Ben Shabbat’s behavior here is troubling. It wasn’t a technical oversight — it was a critical error
Photo: Flash 90
The Israeli public is jubilant over the peace deal with the UAE. But the celebration of this major achievement somehow deteriorated into a public spat between Prime Minister Netanyahu and his defense minister, Benny Gantz. To Blue and White’s understandable fury, Netanyahu concealed the negotiations from Gantz for months, leaving his nominal deputy to find out about them in the press like everyone else. Gantz was also shut out of discussions on the US-UAE arms deal — which reportedly includes the sale of F-35s and advanced drones.
Back in June, in complete breach of protocol, National Security Council head Meir ben Shabbat went behind Gantz’s back to discuss the planned American sale of advanced fighter aircraft to the UAE with Major General Amiram Norkin, commander of the Israeli Air Force. Not till late July was Gantz informed — in a routine professional conversation — that Netanyahu had sent a letter to US Secretary of State Mike Pompeo reiterating his opposition to the arms deal.
To Norkin, Ben Shabbat seemed to be asking casually about the IDF’s and IAF’s positions regarding the proposed sale, and Norkin made clear the defense establishment was opposed to it. The broader context of the question wasn’t made clear to him, so the air force commander gave it little weight and failed to notify IDF Chief of Staff Aviv Kochavi.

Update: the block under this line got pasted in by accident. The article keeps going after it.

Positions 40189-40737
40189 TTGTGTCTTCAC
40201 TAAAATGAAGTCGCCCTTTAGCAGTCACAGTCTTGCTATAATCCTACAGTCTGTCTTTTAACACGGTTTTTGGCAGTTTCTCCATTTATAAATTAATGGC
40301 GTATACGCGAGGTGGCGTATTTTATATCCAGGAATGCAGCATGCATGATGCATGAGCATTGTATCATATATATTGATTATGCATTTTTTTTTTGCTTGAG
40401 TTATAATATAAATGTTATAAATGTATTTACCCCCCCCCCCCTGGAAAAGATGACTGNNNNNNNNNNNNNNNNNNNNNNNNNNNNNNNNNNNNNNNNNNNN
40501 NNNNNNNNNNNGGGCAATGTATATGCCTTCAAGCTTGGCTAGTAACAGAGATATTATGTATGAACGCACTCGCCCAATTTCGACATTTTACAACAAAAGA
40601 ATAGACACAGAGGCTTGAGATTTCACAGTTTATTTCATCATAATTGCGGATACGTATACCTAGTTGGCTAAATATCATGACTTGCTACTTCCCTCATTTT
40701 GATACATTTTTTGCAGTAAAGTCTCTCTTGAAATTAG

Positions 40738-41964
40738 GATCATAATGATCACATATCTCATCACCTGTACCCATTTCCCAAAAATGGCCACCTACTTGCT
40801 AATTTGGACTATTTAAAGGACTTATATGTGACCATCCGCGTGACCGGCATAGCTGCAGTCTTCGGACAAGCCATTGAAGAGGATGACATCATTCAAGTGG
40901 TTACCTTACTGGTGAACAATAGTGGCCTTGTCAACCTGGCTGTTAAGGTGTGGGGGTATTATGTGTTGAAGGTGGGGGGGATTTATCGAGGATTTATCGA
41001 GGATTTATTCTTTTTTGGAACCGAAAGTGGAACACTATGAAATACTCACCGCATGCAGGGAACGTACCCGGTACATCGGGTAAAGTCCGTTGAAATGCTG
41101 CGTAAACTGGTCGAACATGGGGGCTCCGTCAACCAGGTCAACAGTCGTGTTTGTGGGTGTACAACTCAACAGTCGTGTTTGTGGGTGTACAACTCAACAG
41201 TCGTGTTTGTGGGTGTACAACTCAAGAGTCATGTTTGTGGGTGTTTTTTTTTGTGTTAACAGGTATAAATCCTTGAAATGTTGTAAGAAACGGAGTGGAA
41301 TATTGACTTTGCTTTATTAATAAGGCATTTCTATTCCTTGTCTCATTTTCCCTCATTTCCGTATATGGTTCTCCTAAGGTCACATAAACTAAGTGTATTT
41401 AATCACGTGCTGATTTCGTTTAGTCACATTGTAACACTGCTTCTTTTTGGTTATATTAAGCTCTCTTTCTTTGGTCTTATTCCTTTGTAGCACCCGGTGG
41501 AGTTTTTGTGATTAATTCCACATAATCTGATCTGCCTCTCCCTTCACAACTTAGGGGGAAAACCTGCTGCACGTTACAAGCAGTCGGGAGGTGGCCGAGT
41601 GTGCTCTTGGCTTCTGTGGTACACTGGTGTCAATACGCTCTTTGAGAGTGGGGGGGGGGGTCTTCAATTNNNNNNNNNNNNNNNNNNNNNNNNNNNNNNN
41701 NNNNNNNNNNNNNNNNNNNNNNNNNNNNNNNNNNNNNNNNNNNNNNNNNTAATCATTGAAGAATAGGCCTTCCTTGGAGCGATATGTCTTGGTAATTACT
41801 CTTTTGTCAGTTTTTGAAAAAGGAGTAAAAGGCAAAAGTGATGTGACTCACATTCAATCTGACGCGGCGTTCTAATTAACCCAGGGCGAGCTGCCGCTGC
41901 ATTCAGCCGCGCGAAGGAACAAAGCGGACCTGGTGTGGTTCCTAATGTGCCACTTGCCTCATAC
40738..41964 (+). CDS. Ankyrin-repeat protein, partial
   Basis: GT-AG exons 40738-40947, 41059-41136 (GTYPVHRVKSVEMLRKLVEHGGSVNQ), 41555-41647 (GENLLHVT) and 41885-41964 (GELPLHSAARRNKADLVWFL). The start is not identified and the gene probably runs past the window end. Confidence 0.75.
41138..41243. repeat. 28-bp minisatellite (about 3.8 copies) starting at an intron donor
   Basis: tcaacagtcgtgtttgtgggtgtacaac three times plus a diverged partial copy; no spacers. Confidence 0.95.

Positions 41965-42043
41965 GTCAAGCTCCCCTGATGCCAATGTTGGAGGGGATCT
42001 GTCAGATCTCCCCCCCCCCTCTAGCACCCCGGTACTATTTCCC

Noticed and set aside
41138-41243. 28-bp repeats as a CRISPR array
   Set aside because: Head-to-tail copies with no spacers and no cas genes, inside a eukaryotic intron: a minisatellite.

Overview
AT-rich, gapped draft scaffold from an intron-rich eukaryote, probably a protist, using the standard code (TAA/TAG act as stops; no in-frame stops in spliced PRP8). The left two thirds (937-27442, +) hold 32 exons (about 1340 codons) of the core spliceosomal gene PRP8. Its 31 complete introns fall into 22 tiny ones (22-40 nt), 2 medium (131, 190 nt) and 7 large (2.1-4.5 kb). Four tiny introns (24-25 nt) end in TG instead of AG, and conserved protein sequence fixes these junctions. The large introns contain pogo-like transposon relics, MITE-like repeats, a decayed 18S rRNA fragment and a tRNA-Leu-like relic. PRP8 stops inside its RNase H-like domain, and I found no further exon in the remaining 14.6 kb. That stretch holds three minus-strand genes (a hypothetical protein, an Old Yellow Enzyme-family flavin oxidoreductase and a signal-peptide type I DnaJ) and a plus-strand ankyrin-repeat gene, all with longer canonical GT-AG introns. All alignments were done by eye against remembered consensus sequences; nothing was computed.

Only after Netanyahu publicly responded to reports of the US-UAE arms deal did Gantz and Kochavi realize that Ben Shabbat’s discussion with the air force commander came in the course of talks with the Americans, of which they weren’t notified.
Ben Shabbat’s behavior here is troubling. It wasn’t a technical oversight — it was a critical error. He knows the rules well — no shortcuts. He should have routed his query through Gantz, then Kochavi, and only then to Norkin. Even if Ben Shabbat was acting on Netanyahu’s orders, he can’t bypass official channels on a matter of such importance.
That said, Major General Norkin should have been more alert. However casual Ben Shabbat’s question may have seemed, it was incumbent on Norkin to report it to Gantz to avert embarrassment. As it was, there was such confusion in the Defense Ministry that for hours after the initial report of the US-UAE arms deal and then Netanyahu’s denial, they made no statement to the press. They could neither confirm nor deny the reports — because they simply knew nothing about them. The defense establishment, with Gantz at its head, found itself in the dark, puppets in a show run by the prime minister and his trusty Mossad chief, Yossi Cohen.
Senior politicians agreed in off-the-record conversations that this was no way to run a unity government, even if the results are beneficial to the state.
(Originally featured in Mishpacha, Issue 825)
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